ADDIS ABABA (Reuters) – A medal winning Ethiopian Olympic runner, living in exile in the United States since making a protest gesture against government violence at the 2016 games, returned home on Sunday following a series of reforms in the East African nation.
FILE PHOTO: 2016 Rio Olympics – Athletics – Final – Men’s Marathon – Sambodromo – Rio de Janeiro, Brazil – 21/08/2016. Feyisa Lilesa (ETH) of Ethiopia celebrates. REUTERS/Athit Perawongmetha
Feyisa Lilesa held his arms over his head, wrists crossed, as he finished second in the marathon in the Rio de Janeiro Olympics, a gesture used by protesters in Ethiopia’s Oromiya region during a period of unrest in 2015-2017.
On Sunday, Foreign Minister Workneh Gebeyehu received Feyisa at Addis Ababa’s airport, where relatives – clad in traditional attire from the Oromiya region – and fans had also gathered.
“I knew this day was coming because I know the blood spilled by all these people was not going be in vain,” he told Reuters upon arrival.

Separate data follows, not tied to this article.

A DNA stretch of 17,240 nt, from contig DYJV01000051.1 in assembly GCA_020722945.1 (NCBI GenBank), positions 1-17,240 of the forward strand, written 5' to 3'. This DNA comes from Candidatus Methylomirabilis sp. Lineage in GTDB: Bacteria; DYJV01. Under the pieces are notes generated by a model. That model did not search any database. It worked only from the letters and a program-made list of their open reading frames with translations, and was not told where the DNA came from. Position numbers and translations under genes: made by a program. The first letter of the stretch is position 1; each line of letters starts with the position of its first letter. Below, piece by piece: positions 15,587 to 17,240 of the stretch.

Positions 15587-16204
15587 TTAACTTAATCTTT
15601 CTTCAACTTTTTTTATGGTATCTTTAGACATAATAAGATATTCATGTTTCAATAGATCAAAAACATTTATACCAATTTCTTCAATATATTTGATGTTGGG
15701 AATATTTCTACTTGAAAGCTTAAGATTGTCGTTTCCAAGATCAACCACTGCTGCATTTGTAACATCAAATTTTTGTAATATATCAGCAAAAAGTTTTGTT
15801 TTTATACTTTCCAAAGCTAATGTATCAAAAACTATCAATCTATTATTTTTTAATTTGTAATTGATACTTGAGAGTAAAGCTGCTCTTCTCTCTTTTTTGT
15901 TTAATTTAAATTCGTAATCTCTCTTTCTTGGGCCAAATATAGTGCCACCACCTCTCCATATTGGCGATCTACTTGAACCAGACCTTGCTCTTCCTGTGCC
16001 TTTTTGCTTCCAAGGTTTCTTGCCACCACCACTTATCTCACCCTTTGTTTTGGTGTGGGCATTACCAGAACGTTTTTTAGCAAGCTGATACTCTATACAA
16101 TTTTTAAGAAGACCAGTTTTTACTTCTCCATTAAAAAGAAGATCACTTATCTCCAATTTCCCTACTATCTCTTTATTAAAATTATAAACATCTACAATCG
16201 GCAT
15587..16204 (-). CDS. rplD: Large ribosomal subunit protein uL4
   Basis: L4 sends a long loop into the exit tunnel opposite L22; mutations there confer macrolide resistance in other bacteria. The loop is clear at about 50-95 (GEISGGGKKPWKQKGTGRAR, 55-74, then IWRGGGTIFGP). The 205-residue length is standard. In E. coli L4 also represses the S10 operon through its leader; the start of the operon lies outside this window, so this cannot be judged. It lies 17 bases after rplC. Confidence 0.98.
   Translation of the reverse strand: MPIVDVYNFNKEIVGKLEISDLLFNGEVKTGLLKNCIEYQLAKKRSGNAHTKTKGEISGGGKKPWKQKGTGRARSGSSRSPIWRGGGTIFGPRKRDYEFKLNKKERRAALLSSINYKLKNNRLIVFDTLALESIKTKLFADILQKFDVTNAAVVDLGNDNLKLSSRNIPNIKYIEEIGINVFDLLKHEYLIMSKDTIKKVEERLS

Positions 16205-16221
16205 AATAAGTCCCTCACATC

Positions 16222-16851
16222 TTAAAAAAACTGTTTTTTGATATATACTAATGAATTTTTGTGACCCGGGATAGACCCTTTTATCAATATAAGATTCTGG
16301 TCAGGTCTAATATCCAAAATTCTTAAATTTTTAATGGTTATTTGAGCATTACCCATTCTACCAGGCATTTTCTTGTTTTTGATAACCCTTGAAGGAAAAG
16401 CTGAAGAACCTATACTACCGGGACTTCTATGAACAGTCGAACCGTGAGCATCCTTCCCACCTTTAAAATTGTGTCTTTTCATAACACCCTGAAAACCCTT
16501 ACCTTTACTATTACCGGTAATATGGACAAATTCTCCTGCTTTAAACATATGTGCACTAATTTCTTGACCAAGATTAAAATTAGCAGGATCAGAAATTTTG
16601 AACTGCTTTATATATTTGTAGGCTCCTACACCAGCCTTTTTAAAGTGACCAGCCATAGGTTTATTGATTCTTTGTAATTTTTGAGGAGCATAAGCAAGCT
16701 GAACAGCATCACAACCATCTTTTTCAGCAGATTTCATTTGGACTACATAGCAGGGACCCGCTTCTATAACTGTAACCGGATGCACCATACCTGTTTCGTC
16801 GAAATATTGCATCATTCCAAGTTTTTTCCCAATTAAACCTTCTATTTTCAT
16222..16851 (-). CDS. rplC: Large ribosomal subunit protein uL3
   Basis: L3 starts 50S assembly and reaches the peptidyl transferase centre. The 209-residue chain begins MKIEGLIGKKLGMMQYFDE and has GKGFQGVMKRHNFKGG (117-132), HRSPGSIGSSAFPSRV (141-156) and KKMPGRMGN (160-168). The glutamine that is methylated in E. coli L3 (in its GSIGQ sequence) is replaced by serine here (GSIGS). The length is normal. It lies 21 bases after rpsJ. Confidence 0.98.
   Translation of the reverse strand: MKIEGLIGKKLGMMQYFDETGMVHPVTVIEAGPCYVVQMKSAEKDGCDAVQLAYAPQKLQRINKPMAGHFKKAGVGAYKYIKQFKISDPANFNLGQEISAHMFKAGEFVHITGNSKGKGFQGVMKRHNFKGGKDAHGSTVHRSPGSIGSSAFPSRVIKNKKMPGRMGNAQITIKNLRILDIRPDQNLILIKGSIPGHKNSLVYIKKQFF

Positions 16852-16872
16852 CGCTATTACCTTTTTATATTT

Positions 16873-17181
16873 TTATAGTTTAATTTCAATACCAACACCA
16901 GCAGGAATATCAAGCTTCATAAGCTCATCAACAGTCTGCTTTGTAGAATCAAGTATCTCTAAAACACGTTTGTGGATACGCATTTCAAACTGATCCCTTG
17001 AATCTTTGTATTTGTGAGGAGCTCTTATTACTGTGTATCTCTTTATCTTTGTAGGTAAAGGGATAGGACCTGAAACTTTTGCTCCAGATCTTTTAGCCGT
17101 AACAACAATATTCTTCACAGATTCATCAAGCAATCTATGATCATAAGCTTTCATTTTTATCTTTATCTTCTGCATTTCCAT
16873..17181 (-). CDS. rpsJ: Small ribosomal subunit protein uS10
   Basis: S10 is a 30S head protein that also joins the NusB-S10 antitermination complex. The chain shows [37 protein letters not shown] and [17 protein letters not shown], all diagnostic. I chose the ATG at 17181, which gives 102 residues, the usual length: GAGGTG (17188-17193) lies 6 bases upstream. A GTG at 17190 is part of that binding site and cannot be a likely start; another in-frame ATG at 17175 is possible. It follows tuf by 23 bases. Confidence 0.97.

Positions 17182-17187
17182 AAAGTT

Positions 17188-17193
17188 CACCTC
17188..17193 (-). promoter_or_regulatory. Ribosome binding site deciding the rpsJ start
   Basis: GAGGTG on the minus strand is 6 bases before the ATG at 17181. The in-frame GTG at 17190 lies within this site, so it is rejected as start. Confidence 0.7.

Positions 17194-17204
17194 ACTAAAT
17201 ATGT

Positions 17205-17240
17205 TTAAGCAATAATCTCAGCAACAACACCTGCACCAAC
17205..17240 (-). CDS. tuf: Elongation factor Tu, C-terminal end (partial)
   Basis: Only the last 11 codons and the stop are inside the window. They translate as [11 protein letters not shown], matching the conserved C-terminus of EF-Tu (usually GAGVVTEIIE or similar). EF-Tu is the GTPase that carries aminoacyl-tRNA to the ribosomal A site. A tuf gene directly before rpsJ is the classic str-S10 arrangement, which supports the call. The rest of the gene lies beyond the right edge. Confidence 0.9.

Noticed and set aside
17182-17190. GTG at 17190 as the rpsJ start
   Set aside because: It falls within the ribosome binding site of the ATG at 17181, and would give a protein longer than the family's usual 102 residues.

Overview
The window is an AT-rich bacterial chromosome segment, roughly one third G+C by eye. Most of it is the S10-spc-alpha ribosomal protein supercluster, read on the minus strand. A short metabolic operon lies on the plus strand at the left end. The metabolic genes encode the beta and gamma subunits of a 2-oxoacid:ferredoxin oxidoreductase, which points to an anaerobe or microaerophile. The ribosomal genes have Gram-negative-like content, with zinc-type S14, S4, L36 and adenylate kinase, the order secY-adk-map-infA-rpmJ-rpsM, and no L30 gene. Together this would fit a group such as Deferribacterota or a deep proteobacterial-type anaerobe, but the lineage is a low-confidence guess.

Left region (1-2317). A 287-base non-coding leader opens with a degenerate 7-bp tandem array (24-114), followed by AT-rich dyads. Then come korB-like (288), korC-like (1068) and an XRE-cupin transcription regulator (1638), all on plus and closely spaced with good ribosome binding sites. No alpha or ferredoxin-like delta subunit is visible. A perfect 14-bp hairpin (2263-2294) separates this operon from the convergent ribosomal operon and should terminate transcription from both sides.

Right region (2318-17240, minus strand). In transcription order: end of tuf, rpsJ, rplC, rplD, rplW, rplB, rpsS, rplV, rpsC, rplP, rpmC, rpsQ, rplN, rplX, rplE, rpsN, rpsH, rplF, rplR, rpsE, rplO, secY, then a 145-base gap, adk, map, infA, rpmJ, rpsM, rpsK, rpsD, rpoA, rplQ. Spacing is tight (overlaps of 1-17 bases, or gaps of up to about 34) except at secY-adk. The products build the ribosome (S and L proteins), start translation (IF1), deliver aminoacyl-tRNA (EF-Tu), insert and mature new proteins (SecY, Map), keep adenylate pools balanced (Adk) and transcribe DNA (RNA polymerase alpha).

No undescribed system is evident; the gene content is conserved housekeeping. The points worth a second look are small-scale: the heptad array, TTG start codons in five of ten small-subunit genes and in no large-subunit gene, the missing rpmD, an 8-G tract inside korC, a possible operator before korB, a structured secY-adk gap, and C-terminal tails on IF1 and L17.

The unrest was originally triggered by protests over government’s development plan for the capital Addis Ababa, which critics said would lead to expropriation of farmland in the surrounding Oromiya region.
Hundreds were subsequently killed by security forces as the demonstrations evolved into rallies against perceived political and economic marginalization of ethnic Oromos.
In April, the EPRDF coalition which has ruled the country since 1991, appointed Abiy Ahmed – a 42-year old ethnic Oromo – as prime minister.
“I knew the dictatorship would eventually fall down,” Feyisa said. “I was expecting this day but I did not know if it would be today or tomorrow but it has been clear in my mind that I would go back to my father’s land alive.”
As well as making peace with neighbor Eritrea, Abiy has pursued a reconciliation strategy, extending an olive branch to dissidents and rebel groups, although the changes have not stopped bouts of ethnically-charged violence.After Rio, 28-year old Feyisa competed in a number of marathons, winning some. He told Reuters he planned to focus on training for his sport.
“I can still bring good results for my country in my field,” he said. “I was loved by my people because I am a sportsman not because I am a politician. I only brought their suffering to global attention by using my profession.”
Additional reporting by Kumera Gemechu; Editing by Kirsten Donovan